This can alleviate the need for AJAX callbacks that would otherwise slow page loading -- an important detail for microservices.
The custom tags you create in your widget.xsl files can represent fairly complex layout structures and also intermix the usual HTML and CSS. Your human-authored documents are thus quite easy to manage in a standard text editor. These structural style elements can then be configured in .XSL and applied to the entire site via the rendering pipeline.
The only rendering pass required by this website and blog occurs when I run my Makefile to convert my authored .xml content into .xhtml document views.
The source for a blog entry can be quite simple. Let's take a look at a simple use of the prerendering phase to take the <title> element that is normally found in the <head> element of an .html file and emit this as a text heading in the body of the html itself. Consider the two files:
This is what I did today. Blah, blah, blah ...
<xs:stylesheet xmlns:xsl="http://www.w3.org/1999/XSL/Transform" xmlns:fn="http://www.w3.org/2005/02/xpath-functions" version="1.0"> <xsl:template match="/html/body//title-heading"> <h2> <xsl:value-of select="/html/head/title"/> </h2> </xsl:template> ... (other templates omitted for brevity) ... </xs:stylesheet>
So far, this looks like a typical XSLT "hello, world" example. In our case though, it's worth noting that the only kind of element replacements that can go into prerender.xsl are only the kind for which the replacement data (here the <h2> tags) are known prior to live deployment to an http server. Any custom tags that depend on data that isn't available at this stage will need to be put in separate .xsl file and deployed to the server to be run in a later rendering stage.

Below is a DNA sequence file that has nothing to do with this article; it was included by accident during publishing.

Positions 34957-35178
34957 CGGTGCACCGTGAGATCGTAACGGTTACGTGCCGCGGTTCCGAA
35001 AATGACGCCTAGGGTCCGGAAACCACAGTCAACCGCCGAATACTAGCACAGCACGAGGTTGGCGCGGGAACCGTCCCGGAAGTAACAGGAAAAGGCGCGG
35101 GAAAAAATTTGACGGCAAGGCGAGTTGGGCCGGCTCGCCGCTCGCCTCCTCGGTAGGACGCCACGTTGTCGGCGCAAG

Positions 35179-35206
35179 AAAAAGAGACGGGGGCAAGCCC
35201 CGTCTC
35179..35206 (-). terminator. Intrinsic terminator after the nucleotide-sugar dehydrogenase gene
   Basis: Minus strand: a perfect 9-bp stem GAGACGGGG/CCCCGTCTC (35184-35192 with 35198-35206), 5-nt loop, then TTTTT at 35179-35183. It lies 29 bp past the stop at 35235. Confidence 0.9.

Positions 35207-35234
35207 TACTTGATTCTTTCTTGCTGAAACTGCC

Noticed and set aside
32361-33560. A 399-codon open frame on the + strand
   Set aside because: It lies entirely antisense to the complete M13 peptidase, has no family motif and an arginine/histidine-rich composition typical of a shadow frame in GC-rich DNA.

Don't discount this as a feature, however! Consider that most other web development frameworks perform this kind of widget substitution using features of the server, like node.js.. They're typically waiting until request time to perform the transformation, or even delaying it further to be done on the client side, for example using JSON and AJAX requests.
If the interpreter embedded in the server performs these transformations, it increases load on the server and increases page latency while the transformation is occuring. So by prerendering as much content as we can, we gain an immediate speed-up by applying prerender.xsl as part of an offline development workflow. Any data that was known at authoring time is rendered immediately rather than repeating the same operations for each client request.
In other web development frameworks, this kind of prerendering stage requires explicit scripting and customization to engineer, or the inclusion of server plugins. As we'll see below, we can accomplish this with just the two files you see above and a handy command line tool called xsltproc, which is available in most Linux distributions via libxslt. In addition, we'll use the same exact syntax when designing the rendering phases for production and presentation.
The output is an index.xhtml file that can be served to browsers right away if the page's data are not dynamic enough to warrant further processing by the production phase or presentation phase. I usually keep this in a builds/ directory that is separate from my source files. It's this directory that is deployed to the server and published.
And that's what you are currently reading.